Twitter Moments: What the new feature means for comms professionals

We’ve been waiting many months for a small lightning bolt to appear in the menu for the Twitter app in the UK, and today Twitter Moments finally launched. If you work in social media or an associated comms discipline then the launch will come as no surprise, but the key will be how regular Twitter users take to the news curation service.

It’s early days, but here’s a few initial thoughts both on usage and what it means for comms professionals. Quick disclosure, I know Joanna Geary, who is the UK lead on Twitter Moments, although haven’t spoken to her about the feature of my thoughts (and she probably deserves a good lie-in tomorrow).

Does it feel like a game changer?

In all honesty, probably not. But it is a very neat solution to one of the biggest issues Twitter has, which is trying to make sense of a narrative around a breaking news event. The interface is relatively smooth, and the narrative is easy to follow. 

The experience doesn’t feel a million miles away from Snapchat’s Discover, which is a very engaging news platform. Moments is aimed at a much broader age demographic than Discover, but there’ll be a level of familiarity for Snapchat users, and it requires a little less attention. Once people get used to Moments, it should prove a useful feature. It won’t change people’s perception of Twitter, but it will make following an event a little easier.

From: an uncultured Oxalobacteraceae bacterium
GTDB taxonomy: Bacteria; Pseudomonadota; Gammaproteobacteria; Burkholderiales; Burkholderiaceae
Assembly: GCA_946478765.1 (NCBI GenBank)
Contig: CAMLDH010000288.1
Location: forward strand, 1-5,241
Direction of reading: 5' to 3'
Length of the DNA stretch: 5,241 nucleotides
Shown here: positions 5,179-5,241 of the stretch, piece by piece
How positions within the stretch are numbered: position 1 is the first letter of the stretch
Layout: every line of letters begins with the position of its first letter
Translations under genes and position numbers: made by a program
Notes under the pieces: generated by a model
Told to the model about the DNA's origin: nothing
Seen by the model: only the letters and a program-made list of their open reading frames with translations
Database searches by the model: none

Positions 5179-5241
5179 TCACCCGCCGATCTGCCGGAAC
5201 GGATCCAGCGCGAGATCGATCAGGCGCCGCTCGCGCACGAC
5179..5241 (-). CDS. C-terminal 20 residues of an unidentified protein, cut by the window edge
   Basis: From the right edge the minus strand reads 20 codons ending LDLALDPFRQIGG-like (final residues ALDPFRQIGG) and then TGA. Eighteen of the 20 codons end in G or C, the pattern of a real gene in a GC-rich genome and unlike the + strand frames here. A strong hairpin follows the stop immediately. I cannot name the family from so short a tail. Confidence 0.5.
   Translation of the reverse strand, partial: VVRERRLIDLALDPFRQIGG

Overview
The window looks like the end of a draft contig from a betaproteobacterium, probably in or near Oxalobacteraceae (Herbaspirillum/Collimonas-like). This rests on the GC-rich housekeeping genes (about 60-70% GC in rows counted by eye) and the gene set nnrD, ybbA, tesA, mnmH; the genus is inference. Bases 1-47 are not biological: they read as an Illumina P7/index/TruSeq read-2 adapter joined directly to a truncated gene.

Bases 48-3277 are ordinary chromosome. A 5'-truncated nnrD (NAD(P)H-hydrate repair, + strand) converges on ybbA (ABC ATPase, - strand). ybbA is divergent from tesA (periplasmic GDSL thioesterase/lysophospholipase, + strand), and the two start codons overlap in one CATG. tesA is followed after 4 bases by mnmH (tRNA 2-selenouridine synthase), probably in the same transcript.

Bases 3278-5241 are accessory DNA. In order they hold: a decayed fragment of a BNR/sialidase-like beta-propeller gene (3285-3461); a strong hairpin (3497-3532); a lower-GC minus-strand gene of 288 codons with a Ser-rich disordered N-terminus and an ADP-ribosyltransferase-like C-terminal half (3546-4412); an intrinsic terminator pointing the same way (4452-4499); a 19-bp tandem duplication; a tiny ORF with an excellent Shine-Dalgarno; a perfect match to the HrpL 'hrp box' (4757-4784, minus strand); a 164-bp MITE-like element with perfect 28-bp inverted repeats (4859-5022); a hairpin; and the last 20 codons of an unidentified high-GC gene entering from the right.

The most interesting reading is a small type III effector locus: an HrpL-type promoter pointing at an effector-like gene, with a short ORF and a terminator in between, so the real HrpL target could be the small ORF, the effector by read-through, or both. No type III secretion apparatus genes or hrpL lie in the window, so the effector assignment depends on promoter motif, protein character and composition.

Funnily enough, I started playing with Moments while watching Channel 4 News and followed the International Space Station story across both platforms. Moments won’t necessarily give you a level of depth than TV News gives you, but it rounds up everything you need to know in a quarter of the time. The two platforms are definitely complementary and enable you to skim through stories you have a passing interest in. And while there's plenty to question, overall I really like the feel and functionality.

There’s a couple of questions that still come to mind. The first is by adding an element of human editorial curation, you’re immediately adding human news values and biases. How will Moments read when the top trending news is a politically divisive story, such as the vote to bomb Syria or Donald Trump’s latest missive? Even within a platform with as diverse a set of voices as Twitter, achieving a balance could prove tricky.

The second is a suggestion from my old colleague Ben Ayers regarding localised Moments. In an age when local media is struggling due to cutbacks and competition from the internet, could a localised version of Moments make a real impact? It’s an experiment I’d love to see.

What does this mean for comms professionals in PR or brand marketing?

The most obvious area to watch is promoted Moments, which the company has said it will introduce to the UK early next year. It potentially offers a deeper experience for brand engagement than a promoted trend, while also potentially offering a cheaper alternative to advertising within Snapchat’s Discover (although demographics are obviously a big call on your decision here). If initial numbers look good for brands, this could be a good earner for Twitter.

It also raises a question for PR professionals. If your brand becomes the centre of a negative story on Twitter, and is curated in Twitter moments, how do you manage this? Certainly it places even more pressure on your responses on Twitter during a crisis, and I’m sure Twitter’s editorial team on Moments can expect a few calls over the coming months from PR professionals.

Finally, it seems unlikely that the Moments editorial team would select brand content over that from journalists or independent sources (unless the brand is integral to the story). Trying to get your message condensed into something news organisations can easily put out in 140 characters has never been more vital